Woman who had court-ordered Caesarean ‘makes extraordinary recovery’
Woman is discharged from wardship as she no longer suffers from mental illness
A woman who was subject to orders permitting doctors to deliver her baby by Caesarean section after she refused to engage on the child’s delivery has made an ‘extraordinary’ recovery, the High Court has heard. File photograph: Getty Images
A woman who was subject to orders permitting doctors to deliver her baby by Caesarean section after she refused to engage on the child’s delivery, and later had court-sanctioned contraceptive injections, has made an “extraordinary” recovery, the High Court has heard.
On foot of “clear” psychiatric evidence the woman was no longer of unsound mind, the president of the High Court, Mr Justice Peter Kelly, said on Thursday he was satisfied to discharge her as a ward of court.
Discharge from wardship means the woman is now free to make decisions concerning her person and financial affairs without court intervention.
Aged in her early 20s and with a history of mental-health difficulties, the woman gave birth in recent months via a Caesarean section procedure.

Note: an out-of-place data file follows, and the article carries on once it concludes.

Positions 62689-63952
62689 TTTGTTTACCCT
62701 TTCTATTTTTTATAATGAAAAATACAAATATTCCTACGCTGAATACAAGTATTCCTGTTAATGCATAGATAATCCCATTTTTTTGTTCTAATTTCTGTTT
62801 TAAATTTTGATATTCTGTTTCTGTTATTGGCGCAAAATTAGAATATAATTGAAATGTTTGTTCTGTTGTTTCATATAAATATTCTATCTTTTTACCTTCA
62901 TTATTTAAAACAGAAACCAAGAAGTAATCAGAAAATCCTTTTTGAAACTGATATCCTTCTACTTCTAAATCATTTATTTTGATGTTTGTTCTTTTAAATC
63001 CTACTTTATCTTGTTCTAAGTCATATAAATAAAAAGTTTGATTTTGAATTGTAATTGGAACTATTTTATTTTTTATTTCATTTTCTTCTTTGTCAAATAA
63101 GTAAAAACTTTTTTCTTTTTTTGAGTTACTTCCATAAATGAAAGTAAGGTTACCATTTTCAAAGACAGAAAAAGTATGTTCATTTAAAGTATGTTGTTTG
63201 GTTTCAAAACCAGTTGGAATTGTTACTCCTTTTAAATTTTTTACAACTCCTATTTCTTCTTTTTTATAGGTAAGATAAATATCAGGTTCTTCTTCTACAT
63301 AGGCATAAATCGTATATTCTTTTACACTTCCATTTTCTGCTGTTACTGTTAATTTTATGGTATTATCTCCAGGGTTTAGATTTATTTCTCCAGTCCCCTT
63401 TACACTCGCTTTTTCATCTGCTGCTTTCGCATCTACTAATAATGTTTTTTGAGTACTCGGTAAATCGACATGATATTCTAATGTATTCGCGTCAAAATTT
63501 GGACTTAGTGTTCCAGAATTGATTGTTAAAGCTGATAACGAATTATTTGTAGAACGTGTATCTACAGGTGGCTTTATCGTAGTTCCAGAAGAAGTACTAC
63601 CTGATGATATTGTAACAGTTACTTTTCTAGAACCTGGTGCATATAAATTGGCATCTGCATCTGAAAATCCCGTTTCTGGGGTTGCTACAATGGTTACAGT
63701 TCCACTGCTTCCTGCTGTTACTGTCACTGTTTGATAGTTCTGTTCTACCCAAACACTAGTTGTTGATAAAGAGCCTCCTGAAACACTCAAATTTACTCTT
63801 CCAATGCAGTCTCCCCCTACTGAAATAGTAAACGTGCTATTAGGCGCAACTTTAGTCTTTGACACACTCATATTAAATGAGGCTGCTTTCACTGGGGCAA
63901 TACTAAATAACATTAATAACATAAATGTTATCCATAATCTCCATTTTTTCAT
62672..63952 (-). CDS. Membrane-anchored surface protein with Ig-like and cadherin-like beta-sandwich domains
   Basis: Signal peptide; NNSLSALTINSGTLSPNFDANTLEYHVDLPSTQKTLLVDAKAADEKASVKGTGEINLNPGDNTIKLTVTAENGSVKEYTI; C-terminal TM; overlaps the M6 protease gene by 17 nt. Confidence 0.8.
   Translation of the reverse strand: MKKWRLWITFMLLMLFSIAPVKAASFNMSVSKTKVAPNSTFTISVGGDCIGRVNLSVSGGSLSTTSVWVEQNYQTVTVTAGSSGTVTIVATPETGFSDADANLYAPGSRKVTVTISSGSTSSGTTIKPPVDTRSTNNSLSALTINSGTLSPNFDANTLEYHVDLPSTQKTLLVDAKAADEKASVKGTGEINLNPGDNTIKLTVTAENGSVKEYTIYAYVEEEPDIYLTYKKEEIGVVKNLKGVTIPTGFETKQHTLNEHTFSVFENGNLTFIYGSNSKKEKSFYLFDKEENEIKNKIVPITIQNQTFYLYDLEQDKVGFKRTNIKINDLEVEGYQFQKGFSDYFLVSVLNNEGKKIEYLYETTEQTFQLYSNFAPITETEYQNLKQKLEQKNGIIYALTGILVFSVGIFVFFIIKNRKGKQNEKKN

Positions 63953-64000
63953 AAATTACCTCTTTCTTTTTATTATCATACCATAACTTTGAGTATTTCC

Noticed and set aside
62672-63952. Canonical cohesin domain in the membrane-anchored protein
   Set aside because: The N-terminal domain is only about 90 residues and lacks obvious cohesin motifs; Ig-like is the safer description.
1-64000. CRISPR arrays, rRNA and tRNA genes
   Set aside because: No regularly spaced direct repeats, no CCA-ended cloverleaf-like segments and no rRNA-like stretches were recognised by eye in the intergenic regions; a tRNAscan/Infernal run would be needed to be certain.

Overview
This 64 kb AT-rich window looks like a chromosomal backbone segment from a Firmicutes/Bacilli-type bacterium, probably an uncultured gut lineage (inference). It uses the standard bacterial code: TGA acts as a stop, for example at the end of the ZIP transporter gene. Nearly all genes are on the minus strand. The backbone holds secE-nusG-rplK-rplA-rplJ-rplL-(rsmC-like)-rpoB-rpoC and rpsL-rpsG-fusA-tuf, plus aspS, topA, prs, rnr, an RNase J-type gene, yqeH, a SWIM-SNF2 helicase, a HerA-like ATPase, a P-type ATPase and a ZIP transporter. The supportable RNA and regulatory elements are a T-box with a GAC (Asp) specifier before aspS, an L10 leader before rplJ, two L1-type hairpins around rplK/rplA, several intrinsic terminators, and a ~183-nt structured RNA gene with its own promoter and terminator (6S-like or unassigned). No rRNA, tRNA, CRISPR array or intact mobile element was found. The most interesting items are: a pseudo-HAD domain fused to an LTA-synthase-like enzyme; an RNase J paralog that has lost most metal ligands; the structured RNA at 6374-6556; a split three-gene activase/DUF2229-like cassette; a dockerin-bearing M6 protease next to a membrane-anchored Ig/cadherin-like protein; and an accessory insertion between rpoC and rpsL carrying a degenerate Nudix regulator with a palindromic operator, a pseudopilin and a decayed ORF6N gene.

The court permitted the section be carried out due to serious concerns about the woman’s mental health, for reasons including she would not engage with doctors or anyone in relation to her pregnancy or mode of delivery.
After doctors and psychiatrists involved in her care later expressed concern she was at real risk of another pregnancy, which would be seriously detrimental to her mental and physical health, the court permitted contraceptive injections be administered.
The woman’s mental health appeared to have improved in recent months, but she had remained in a HSE facility pending further assessment.
When her case came for review before Mr Justice Kelly on Thursday, he was told by David Leahy BL, for the HSE, that the woman had made “extraordinary” progress and her treating psychiatrist had reported she no longer suffers from mental illness.
The woman has recovered her health and speech and appears to have a strong relationship with her partner and her child, he said. The child remains the subject of interim care orders.
The medical evidence is she no longer requires inpatient treatment and can avail of outpatient facilities and that treatment orders are no longer required, the court heard.
Natalie McDonnell BL, for the general solicitor for wards of court, said the outcome was positive and the court was to be thanked for protecting the woman’s welfare.
The judge said the woman’s psychiatrist had said it was difficult to overstate the progress she had made.
She also has good insight into her mental-health issues and is open to receiving advice and supports, he noted.
On the evidence, the judge said he would discharge the woman from wardship and that he wanted to wish her the very best for the future.